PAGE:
Engineering a new reactor design is (and I use the term relatively) the easy part.

Getting it certified in the US will be tough.

So good luck with that.

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Re: "Proprietary" and "patents"

"innovators get a grace period to cash in, before their designs are granted to society"

Intellectual Ventures is just part of an industry practising hard to get better at avoiding the 'granted to society' part. Highly appropriate though, for an industry with such long lead times they'll need all the patent life prolonging tricks in their arsenal to fund the tech!

Still, nice to see some moves on safer and more efficient fission. Amazing what can happen when there's less pressure to generate useful side products for the military and actual make sane design choices.

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Re: One small problem

Interesting comment. But I assume this is not necessarily focused on the US. Plenty of other countries with spent fuel rods.

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Boffin

Re: One small problem

America actually has a policy of not reprocessing its spent fuel rods (by spent I mean that have used maybe 1-2% of their fissionable material).

Well, technically molten salt reactors don't "reprocess" spent fuel, they take it as-is, and continually "burn" the fissionable material until there is seldom anything radioactive left in it.

This is often marketed as an advantage (both economic and political) of the design, as it would both provide a safe destination for all that spent fuel, and make energy (i.e. money) from it.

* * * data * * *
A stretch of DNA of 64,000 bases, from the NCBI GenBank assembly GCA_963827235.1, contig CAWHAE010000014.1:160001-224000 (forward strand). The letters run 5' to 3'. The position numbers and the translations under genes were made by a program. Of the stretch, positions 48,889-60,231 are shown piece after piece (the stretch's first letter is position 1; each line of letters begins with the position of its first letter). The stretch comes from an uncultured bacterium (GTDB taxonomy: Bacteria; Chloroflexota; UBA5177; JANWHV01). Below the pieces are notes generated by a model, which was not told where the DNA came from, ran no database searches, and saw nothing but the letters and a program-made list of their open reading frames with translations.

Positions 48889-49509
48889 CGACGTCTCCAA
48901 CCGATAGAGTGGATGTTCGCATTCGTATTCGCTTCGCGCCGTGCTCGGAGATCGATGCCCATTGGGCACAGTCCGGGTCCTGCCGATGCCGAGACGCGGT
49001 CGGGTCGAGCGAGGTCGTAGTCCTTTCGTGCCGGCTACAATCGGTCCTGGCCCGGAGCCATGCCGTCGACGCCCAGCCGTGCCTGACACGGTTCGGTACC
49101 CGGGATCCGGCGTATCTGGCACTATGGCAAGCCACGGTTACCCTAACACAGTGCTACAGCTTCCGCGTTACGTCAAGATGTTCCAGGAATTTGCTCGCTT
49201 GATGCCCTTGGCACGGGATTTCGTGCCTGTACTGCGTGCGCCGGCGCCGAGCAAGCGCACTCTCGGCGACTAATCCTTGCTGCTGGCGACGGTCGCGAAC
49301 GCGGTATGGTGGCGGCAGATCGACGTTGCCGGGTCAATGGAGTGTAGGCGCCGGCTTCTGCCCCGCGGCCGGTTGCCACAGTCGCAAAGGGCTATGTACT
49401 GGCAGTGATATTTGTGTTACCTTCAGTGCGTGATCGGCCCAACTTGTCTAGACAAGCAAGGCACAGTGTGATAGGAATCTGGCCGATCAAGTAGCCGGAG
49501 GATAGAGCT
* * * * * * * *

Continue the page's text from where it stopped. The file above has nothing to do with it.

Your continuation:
Of course it all makes your friendly neighborhood oil trusts less than ecstatic about them...

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Re: One small problem

>Interesting comment. But I assume this is not necessarily focused on the US. Plenty of other countries with spent fuel rods.

Bingo, like China.

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Unhappy

Re: One small problem

"Interesting comment. But I assume this is not necessarily focused on the US. Plenty of other countries with spent fuel rods."

Because they already have nuclear reactors and a reprocessing chain to recycle them through.

And good luck with exporting nuclear technology out of the "Land of the Free (TM)"

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Boffin

@xperroni

"This is often marketed as an advantage (both economic and political) of the design, as it would both provide a safe destination for all that spent fuel, and make energy (i.e. money) from it."

It's also good for burning all that weapons grade HEU from excess nukes and can run on Thorium. I agree, what's not to love.

Actually if it's a conspiracy you want I'd look to the existing reactor mfgs.

Somewhat like disposable head razors they tend to make their money on the fuel elements, which turn out to be grossly incompatible between designs. Buy the reactor, sign up to the replacement service for life.

OTOH the MSR refueling tool is (potentially) a shovel and some (heavily shielded) bags of salt.

No reactor mfg would have come up with the MSR on their own.

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Re: One small problem